Vanity.com Lost In A UDRP Despite Pending Federal Court Case: Asking $1M For A Domain Is Bad Faith

In a case that should be VERY troubling for all domain holders the a one member UDRP panel just awarded the domain name Vanity.com to a Vanity Shop of Grand Forks, Inc, a trademark holder, despite the fact that the domain holder already filed a case in Federal Court asking for a declaratory judgement that is was not infringing on the complainant’s trademark.

So lets be clear here.

The UDRP panel could have, and in our opinion should have, not even ruled in this UDRP since the domain holder ALREADY  filed a case in federal court. but decided to make a ruling anyway and decided to take the domain away.

Having read the decision the decisive factor seems to be the domain holder offered to sell the domain for $1,000,000.

Also note that the complainant wasn’t the world famous Vanity Magazine, but a small clothing store out of North Dakota which grew into a 200 store chain.

Here are the relevant facts and finding by the one member panel:

“Complainant owns numerous federal trademark registrations for the VANITY mark, issued by the United States Patent and Trademark Office (“USPTO”)

“Complainant and Respondent’s marks are virtually identical; Respondent has not been commonly known by the disputed domain name; Respondent is not making a bona fide offering of goods or services or a legitimate noncommercial or fair use of the disputed domain name; Respondent is using the disputed domain name to direct consumers to its own website offering information, blogs, chat groups, and social media links on beauty, fashion, health, and self topics”

“Respondent is targeting the same consumer group as Complainant with its website”

“It is inconceivable that Respondent was not aware of Complainant when it acquired the disputed domain name; Respondent’s disputed domain name is causing confusion among consumers as to whether or not Respondent’s site is affiliated with Complainant;

Respondent offered to sell the disputed domain name to Complainant for $1,000,000 after Complainant offered to purchase the domain name from Respondent”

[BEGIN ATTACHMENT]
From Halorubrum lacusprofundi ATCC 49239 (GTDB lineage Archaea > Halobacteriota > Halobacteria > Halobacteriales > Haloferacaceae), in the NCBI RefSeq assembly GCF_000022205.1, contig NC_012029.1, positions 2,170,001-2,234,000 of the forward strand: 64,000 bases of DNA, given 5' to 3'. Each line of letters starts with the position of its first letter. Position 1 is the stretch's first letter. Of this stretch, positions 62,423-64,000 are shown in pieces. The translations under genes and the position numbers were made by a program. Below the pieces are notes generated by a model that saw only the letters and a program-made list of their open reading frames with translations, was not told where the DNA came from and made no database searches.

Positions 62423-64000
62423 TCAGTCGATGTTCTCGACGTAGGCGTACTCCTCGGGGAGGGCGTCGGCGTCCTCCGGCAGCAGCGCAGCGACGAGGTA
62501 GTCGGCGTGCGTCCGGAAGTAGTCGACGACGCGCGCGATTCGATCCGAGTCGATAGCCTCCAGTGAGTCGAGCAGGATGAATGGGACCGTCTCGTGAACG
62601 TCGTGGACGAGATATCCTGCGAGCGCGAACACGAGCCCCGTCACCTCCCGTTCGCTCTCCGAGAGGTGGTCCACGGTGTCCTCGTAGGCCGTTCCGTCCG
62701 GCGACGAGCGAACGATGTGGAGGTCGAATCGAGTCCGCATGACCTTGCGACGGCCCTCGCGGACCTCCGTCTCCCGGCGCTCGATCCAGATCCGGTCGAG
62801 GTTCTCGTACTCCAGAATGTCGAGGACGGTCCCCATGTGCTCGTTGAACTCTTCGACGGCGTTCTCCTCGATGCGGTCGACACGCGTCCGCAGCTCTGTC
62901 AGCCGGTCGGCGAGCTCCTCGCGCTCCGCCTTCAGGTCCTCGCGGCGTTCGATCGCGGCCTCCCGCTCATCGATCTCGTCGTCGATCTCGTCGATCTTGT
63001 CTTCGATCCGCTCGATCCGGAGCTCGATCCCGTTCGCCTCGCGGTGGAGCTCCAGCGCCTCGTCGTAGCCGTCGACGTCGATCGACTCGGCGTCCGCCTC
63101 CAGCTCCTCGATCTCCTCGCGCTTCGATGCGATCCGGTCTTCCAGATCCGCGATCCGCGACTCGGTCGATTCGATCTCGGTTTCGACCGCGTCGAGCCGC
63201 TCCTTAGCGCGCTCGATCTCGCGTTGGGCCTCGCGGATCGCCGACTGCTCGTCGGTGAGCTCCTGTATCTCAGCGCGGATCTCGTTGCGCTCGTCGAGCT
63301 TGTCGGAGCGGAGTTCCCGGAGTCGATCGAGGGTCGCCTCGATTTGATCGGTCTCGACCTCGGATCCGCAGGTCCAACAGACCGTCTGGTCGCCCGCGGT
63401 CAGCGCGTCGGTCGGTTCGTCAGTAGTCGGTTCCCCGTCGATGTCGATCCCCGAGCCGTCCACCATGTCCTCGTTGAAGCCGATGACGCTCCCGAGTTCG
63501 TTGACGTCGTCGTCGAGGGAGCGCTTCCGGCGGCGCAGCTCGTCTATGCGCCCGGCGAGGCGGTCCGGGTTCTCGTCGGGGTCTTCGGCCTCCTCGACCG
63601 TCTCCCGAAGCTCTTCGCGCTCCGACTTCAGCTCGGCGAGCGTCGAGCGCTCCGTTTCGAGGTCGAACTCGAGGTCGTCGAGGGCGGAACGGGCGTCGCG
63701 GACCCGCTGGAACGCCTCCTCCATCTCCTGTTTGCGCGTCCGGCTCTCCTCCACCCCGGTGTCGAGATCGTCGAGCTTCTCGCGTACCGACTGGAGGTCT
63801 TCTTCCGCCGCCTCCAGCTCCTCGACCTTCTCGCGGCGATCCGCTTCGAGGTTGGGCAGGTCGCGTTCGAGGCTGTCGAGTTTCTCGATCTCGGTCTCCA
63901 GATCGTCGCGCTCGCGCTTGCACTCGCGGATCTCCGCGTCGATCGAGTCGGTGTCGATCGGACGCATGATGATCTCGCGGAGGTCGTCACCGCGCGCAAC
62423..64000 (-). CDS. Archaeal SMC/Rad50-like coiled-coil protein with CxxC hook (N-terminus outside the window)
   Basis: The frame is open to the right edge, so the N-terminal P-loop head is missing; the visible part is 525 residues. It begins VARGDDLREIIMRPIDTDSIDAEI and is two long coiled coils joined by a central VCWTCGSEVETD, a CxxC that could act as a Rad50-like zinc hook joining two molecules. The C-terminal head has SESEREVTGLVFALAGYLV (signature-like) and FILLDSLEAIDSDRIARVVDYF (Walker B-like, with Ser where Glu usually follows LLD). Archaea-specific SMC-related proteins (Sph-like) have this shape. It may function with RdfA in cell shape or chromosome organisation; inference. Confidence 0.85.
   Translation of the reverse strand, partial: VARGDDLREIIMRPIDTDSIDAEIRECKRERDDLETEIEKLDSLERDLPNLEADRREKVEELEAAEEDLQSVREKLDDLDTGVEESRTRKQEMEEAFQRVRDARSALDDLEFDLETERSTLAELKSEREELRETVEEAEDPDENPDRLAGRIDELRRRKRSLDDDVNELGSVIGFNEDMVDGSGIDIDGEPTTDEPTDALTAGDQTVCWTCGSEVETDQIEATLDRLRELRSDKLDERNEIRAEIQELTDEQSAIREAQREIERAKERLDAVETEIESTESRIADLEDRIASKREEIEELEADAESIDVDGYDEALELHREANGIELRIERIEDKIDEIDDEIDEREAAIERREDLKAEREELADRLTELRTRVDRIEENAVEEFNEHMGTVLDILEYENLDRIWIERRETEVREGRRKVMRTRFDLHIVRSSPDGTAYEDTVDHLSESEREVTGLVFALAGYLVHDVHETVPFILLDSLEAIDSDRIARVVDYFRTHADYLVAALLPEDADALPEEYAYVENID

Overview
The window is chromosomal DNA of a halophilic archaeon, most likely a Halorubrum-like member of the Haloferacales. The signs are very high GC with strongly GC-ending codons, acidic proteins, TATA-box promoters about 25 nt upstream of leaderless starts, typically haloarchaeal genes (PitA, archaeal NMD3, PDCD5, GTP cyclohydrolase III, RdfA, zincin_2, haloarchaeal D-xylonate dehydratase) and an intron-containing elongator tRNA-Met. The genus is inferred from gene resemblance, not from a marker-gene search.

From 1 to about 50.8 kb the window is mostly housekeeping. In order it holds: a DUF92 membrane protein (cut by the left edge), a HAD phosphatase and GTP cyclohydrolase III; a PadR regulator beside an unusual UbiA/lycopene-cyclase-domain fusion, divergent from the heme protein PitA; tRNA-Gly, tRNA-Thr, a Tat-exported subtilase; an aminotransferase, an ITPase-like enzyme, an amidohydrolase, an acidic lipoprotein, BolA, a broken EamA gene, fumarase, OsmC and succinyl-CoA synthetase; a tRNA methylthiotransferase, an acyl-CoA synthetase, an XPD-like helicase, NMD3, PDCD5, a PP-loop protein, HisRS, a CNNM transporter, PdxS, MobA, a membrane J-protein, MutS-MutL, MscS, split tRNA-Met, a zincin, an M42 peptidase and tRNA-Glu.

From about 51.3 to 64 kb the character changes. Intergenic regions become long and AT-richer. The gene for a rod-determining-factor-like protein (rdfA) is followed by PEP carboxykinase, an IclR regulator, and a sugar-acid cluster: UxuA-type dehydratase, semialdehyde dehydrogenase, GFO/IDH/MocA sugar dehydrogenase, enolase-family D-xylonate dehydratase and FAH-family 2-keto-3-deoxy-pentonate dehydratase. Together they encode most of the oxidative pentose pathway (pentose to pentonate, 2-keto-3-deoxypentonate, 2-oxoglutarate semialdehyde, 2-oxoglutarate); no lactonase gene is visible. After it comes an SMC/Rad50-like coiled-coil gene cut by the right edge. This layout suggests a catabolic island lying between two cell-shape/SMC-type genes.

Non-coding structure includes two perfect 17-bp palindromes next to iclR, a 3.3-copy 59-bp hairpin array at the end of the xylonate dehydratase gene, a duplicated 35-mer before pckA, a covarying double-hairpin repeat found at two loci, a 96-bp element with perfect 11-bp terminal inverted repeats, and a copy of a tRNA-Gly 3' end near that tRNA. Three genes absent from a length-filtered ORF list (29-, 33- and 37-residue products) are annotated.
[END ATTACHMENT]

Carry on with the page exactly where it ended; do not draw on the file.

“Respondent has attempted to attract Internet users to Respondent’s commercial website by creating a likelihood of confusion with Complainant’s marks.”

“Respondent recently filed a civil action against Complainant in the United States District Court, Northern District of California for a declaratory judgment of non-infringement with respect to Respondent’s registration and use of the Vanity.com domain name; Respondent’s filing of a civil complaint in District Court takes precedent over this proceeding; Respondent registered the disputed domain name in 1995, over seventeen years ago”

“Respondent owns active and valid federal trademark registrations issued by the USPTO for the VANITY.COM mark (e.g., Reg. No. 3,720,766 registered December 8, 2009

“Respondent’s Vanity.com domain name is composed of a common English word, such that bad faith could not possibly have persisted; Respondent requests the Panel dismiss the Complaint without prejudice.”

“In situations where concurrent court proceedings are pending, as is the situation with respect to the instant Complaint, some panels have chosen to proceed with the arbitration filing.  ”

This administrative proceeding under the Policy concerns only control of the Domain Name, not any of the other remedies at issue in the federal litigation.  It is not binding on the court, and it does not preclude the prosecution of any claims, defenses, or counterclaims in the federal litigation”

“The Panel chooses to proceed to a decision.”

“Complainant asserts that it registered the VANITY mark with the USPTO (e.g., Reg. No. 1,780,669 registered July 6, 1993).  Complainant submits a printout from the USPTO website , which indicates that the mark is registered and that Complainant is the owner of the registration.”

“Complainant also asserts that its VANITY mark is virtually identical to Respondent’s  mark. ”

“Complainant argues that Respondent has never been commonly known by the disputed domain name.  ”

“The Panel notes that the WHOIS information identifies the registrant of the vanity.com domain name as “Vanity.com, Inc.”

” The Panel also notes that there is no other evidence on record addressing this issue.  Therefore, even though the Panel finds that the WHOIS information appears to indicate that Respondent is commonly known by the disputed domain name, the Panel concludes that Respondent is not commonly known by the <vanity.com> domain name under Policy ¶ 4(c)(ii). 

“Complainant also argues that Respondent is not making a bona fide offering of goods or services or a legitimate noncommercial or fair use of the <vanity.com> domain name.  ”

“Complainant states that Respondent resolves the <vanity.com> domain name to a commercial website offering information, blogs, chat groups, and social media links on beauty, fashion, health, and self topics.  Nonetheless, the Panel finds that Respondent is not engaging in a bona fide offering of goods or services under Policy ¶ 4(c)(i) or a legitimate noncommercial or fair use of the <vanity.com> domain name under Policy ¶ 4(c)(iii).”


“Complainant alleges that Respondent offered to sell the <vanity.com> domain name to Complainant for $1,000,000.  ”

“Complainant states that it initially offered to purchase the <vanity.com> domain name for $4,500-$10,000 dollars, based upon an appraisal of the domain name’s worth provided by GoDaddy.  ”

“Based upon the offer made by Respondent, the Panel finds that Respondent registered and uses the disputed domain name in bad faith pursuant to Policy ¶ 4(b)(i). 

“Complainant also alleges that Respondent’s disputed domain name is causing confusion among consumers as to whether or not Respondent’s site is affiliated with Complainant.”